How Cognitive Limitations Affect Our Decision-Making Process
By Dr Becky Spelman
Many of us are so busy with the day-to-day of our activities that we rarely pay any mind to the way we come to our final decisions – just the decisions themselves. It’s not the how or the why that’s important to us but the bottom line – the ‘what?’
But if you dig a little deeper below the surface of our conspicuous thought-process, it reveals an intricate web of short-cuts and bypasses that help us make ort decisions far quicker than without. These are the functions that allow the mind to keep pace with our physical actions without having to stop and think through every step. They are absolutely a huge benefit. But they can also be our undoing.
What Are Heuristics?
A heuristic is a mental short cut, which allows us to make decisions and solve problems. These often become rules of thumb functions that we fall back on subconsciously. They become the programming that runs in the background. In a certain sense, you could think of them as part of our operating to the hardware that is our body. This concept was first suggested by Nobel-Prize winning psychologist Herbert Simon in the 1950s. He ascertained that while people strive to make the best decisions possible with the information they have available to them at the time, the human mind is prone to their cognitive limitations.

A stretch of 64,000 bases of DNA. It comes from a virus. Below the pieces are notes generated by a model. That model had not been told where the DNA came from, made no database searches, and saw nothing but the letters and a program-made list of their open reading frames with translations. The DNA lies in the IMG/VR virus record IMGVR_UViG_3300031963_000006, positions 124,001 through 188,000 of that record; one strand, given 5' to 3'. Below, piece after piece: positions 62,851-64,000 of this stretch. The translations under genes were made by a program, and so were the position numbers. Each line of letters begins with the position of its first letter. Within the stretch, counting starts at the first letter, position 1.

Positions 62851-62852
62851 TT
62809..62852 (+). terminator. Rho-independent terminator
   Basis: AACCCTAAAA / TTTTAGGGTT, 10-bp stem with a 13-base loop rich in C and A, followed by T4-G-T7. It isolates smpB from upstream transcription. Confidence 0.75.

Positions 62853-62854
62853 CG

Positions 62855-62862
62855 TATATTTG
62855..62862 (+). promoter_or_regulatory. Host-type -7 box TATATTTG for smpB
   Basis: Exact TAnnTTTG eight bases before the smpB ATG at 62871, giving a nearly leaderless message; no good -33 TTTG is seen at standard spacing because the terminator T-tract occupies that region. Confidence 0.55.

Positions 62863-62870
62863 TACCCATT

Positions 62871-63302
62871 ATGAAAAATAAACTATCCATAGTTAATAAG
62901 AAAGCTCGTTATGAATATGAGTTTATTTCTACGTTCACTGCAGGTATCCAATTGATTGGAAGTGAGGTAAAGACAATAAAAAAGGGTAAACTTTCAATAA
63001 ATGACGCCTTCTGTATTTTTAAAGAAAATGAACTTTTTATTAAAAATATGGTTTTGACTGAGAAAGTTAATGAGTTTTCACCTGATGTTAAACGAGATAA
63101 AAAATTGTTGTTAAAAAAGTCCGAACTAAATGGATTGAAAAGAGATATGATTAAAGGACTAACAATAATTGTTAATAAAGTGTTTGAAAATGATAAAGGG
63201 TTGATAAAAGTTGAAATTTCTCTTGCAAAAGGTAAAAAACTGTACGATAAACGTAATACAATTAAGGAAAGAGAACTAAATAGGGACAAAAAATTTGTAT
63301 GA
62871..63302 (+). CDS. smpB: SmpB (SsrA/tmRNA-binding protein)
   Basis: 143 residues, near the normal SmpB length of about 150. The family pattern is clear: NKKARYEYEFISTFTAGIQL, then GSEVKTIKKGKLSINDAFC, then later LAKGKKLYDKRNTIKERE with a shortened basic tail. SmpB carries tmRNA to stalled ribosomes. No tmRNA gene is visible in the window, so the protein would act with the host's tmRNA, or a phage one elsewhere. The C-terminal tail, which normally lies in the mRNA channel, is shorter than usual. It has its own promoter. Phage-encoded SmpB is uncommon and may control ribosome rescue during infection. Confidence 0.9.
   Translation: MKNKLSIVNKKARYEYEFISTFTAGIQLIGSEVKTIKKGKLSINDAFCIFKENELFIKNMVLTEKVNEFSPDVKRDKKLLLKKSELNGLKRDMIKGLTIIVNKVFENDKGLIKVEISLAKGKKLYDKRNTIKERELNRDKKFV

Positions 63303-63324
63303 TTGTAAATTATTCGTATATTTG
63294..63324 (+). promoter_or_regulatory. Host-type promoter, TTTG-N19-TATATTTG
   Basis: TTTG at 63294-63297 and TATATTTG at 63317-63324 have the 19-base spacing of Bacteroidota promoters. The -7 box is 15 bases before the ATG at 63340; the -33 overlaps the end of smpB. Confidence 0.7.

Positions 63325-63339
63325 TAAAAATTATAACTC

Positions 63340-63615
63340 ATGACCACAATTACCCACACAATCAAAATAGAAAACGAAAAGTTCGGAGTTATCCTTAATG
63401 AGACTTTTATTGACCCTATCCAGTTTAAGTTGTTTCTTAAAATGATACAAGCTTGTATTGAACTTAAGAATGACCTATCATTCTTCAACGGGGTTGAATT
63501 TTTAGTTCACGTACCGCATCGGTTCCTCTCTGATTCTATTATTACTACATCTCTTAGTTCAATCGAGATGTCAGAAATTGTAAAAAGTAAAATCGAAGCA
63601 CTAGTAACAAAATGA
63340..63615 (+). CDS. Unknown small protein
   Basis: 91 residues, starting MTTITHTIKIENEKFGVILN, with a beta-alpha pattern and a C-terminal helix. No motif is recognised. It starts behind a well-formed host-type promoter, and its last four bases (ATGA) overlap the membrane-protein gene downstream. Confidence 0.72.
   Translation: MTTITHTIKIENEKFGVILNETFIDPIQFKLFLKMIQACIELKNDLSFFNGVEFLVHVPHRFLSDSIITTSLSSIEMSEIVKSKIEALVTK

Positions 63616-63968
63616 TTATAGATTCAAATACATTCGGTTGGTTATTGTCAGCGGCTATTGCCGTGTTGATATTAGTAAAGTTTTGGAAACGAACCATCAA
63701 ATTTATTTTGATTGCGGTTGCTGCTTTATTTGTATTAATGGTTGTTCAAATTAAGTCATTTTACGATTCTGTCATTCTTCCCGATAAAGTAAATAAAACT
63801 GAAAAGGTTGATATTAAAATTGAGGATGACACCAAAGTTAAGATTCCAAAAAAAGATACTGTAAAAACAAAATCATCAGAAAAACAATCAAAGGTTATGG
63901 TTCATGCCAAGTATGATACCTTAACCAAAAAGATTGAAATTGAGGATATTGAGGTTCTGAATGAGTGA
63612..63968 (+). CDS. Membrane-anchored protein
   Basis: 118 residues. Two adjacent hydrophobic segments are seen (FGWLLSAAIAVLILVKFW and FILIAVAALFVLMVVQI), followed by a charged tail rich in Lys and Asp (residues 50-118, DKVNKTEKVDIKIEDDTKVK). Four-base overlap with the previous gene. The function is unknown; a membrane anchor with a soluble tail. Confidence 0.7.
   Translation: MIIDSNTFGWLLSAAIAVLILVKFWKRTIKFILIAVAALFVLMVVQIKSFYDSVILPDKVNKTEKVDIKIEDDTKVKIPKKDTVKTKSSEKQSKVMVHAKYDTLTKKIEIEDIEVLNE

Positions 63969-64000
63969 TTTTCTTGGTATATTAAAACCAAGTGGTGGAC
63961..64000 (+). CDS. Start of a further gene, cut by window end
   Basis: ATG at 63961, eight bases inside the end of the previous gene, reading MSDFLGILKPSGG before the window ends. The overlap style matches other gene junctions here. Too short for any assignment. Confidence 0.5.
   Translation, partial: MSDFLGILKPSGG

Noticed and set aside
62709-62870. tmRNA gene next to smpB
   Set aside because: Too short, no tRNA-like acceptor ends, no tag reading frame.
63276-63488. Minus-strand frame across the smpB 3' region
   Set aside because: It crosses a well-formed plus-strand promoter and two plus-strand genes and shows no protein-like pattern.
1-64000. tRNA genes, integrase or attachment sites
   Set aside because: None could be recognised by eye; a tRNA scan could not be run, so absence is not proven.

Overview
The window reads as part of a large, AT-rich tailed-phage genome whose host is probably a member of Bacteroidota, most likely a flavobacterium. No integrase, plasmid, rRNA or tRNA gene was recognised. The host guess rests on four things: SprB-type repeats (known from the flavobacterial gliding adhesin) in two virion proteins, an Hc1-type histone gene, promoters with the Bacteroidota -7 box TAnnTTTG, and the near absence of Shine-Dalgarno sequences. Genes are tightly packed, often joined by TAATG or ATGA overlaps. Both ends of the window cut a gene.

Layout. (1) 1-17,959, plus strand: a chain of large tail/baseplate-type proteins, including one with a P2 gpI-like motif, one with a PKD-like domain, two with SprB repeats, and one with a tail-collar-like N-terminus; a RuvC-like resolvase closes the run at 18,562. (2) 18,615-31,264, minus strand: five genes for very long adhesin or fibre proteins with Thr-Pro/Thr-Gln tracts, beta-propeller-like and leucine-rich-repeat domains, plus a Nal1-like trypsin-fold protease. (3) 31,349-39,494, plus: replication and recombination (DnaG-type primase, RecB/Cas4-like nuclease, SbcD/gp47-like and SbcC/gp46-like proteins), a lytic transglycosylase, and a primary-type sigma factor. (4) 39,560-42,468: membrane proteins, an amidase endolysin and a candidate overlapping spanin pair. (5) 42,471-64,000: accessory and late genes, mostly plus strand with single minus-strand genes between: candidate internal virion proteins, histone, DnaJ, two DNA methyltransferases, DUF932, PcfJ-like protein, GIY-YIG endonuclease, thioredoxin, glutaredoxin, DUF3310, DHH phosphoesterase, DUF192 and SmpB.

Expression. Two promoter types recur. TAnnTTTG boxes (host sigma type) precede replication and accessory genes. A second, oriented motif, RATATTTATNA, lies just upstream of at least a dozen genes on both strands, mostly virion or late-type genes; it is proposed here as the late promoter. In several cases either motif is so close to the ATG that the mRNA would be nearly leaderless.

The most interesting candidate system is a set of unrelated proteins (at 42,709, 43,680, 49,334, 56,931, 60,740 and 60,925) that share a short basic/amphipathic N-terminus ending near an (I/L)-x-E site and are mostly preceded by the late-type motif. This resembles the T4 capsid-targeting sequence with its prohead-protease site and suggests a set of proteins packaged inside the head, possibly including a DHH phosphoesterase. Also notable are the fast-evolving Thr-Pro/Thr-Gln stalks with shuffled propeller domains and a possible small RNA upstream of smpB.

We’re limited by several factors in our decision-making process. These include the amount and quality of information we have at our disposal, our ability to discern and make use of it, overall intelligence, our present moment perception and, of course, time. All of this leads us down a path of creating a vocabulary of checks and balances that make up our wider thought-processes. These are heuristics. And they help us make sense of the world.
Heuristics: The Mental Short Cuts We Take Everyday
Psychologists have suggested that several reasons for why we rely so heavily on heuristics. These are:
Attribute Substitution: This is where you may substitute the main question at hand, which is quite complex for one that is related but far simpler and thus easier to answer. This, however, may not yield the required information.
Effort Reduction: This theory concerns the laziness with which some people will use heuristics as a form of avoidance of responsibility – taking the easy way out. It reduces our effort.
Fast and Frugal: Other theories have suggested that because of their streamlined and direct approach in decision-making, they are actually far more accurate than they are overly biased. They’re fast and effective.
Neither one of these assertions provides an absolute definition or verdict on the viability of heuristics. But instead, it further highlights how malleable a concept they are. We have to process an extraordinary amount of information on a daily basis. And heuristics can be both a help and a hindrance.
Types of Heuristics
Some of the most common types of heuristic include the availability and representative heuristic.